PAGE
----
TikTok Gets Another Reprieve From Order That Would Ban It in U.S.

A month after a preliminary injunction in a separate lawsuit, a federal judge blocked Commerce Department restrictions from taking effect on Nov. 12.

The Trump administration claims that the Chinese government can collect personal data on Americans who use TikTok. The company denies the allegations.
The Trump administration claims that the Chinese government can collect personal data on Americans who use TikTok. The company denies the allegations.Credit...Mike Blake/Reuters

WASHINGTON — A second federal judge on Friday blocked a Commerce Department order that would have effectively barred the video-sharing app TikTok from operating in the United States starting on Nov. 12.

The judge, Wendy Beetlestone of U.S. District Court in Philadelphia, enjoined the Commerce Department from banning data hosting within the United States for TikTok, content delivery services and other technical transactions.

An earlier preliminary injunction, on Sept. 27 by Judge Carl Nichols of U.S. District Court in Washington, stopped the Commerce Department from ordering Apple’s and Google’s app stores to remove TikTok for download by new users. TikTok’s Chinese owner, ByteDance, had filed a lawsuit against the order, which was set to take effect later that day.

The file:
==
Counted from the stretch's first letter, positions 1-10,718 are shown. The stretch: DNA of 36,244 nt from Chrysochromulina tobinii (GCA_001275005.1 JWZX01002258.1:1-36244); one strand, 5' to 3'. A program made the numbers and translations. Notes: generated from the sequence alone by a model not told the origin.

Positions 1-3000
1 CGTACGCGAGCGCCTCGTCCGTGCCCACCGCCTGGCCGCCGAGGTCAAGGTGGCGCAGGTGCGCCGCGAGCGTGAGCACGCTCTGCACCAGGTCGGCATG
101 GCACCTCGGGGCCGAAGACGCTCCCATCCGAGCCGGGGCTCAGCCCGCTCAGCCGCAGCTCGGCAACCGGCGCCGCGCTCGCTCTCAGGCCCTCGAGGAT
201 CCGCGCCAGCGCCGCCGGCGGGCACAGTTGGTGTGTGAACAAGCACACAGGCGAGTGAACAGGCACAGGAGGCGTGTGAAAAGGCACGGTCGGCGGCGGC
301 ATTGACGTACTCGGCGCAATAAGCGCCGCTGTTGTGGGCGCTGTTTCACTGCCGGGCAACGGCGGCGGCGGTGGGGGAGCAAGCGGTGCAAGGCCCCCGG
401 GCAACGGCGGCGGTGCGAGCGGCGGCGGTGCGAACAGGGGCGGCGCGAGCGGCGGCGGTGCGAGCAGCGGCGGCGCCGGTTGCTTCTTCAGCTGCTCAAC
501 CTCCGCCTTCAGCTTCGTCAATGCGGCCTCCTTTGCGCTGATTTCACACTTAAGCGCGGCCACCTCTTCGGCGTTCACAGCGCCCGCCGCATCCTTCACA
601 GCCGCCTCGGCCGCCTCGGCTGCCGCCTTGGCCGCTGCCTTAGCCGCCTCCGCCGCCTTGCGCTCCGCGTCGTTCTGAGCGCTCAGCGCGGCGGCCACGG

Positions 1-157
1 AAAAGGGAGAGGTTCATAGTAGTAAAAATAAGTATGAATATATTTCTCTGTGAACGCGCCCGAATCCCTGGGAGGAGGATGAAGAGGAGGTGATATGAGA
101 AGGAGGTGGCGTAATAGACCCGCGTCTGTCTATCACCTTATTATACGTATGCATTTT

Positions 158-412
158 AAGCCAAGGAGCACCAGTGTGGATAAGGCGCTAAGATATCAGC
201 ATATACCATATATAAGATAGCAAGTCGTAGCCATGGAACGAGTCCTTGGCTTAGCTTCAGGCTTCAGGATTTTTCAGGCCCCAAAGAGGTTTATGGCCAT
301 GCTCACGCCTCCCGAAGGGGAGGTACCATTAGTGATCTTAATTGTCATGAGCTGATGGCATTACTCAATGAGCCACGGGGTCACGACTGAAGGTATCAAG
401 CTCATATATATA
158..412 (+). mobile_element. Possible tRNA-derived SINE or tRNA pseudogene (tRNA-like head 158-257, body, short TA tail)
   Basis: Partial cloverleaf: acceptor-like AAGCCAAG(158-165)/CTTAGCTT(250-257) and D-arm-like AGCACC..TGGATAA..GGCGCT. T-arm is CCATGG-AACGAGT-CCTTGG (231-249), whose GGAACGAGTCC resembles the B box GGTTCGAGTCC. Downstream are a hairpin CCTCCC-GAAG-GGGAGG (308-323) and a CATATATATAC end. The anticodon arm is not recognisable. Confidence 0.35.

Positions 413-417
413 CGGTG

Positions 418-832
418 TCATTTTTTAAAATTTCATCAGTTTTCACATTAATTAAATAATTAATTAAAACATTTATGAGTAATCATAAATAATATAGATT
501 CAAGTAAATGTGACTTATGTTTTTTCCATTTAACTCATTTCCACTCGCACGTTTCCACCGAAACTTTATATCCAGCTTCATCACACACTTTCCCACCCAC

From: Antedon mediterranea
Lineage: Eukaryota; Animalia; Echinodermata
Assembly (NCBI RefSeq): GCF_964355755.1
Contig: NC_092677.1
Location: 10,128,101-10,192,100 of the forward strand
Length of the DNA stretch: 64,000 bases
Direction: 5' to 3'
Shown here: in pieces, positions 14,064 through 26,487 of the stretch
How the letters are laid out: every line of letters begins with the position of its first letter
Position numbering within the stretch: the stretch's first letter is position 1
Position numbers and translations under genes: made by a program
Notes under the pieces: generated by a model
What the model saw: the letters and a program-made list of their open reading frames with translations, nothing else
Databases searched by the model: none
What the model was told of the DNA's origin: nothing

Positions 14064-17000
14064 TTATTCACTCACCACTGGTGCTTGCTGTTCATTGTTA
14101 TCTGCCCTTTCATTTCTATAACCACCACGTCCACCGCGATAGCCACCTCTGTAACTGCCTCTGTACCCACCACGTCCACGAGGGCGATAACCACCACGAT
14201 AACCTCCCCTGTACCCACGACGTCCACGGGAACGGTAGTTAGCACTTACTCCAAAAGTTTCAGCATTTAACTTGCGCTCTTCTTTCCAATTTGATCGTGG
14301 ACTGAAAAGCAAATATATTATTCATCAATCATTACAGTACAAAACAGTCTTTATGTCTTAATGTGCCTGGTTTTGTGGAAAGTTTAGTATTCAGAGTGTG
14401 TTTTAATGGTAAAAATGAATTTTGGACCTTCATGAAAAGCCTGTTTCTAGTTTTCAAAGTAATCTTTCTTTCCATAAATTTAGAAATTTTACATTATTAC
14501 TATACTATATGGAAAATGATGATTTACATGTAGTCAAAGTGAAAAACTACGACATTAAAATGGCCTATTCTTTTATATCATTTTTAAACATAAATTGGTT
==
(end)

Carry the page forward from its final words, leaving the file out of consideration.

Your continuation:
Judge Nichols is scheduled to hold a hearing on Wednesday on the other aspects of the Commerce Department order that Judge Beetlestone blocked on Friday. The order by Beetlestone, in a suit brought by three TikTok content creators, also blocks the app store download ban.

In her ruling, Judge Beetlestone said the order would “have the effect of shutting down, within the United States, a platform for expressive activity used by about 700 million individuals globally.”

“Over 100 million of these TikTok users are within the United States, and at least 50 million of these U.S. users use the app on a daily basis,” Judge Beetlestone added.

The Trump administration contends that TikTok poses national security concerns, claiming that personal data collected on Americans who use the app could be obtained by China’s government. The Commerce Department, which did not immediately comment on Friday, has acknowledged that the restrictions would “significantly reduce the functionality and usability of the app in the United States” and “may ultimately make the application less effective.”

TikTok denies the allegations. The company said in a statement on Friday that it was “deeply moved by the outpouring of support” from its users “who have worked to protect their rights to expression.”

A preliminary deal has been reached for Walmart and Oracle to take stakes in a new company, TikTok Global, that would oversee U.S. operations, and talks to complete the deal have been continuing. President Trump said last month that the deal had his “blessing.”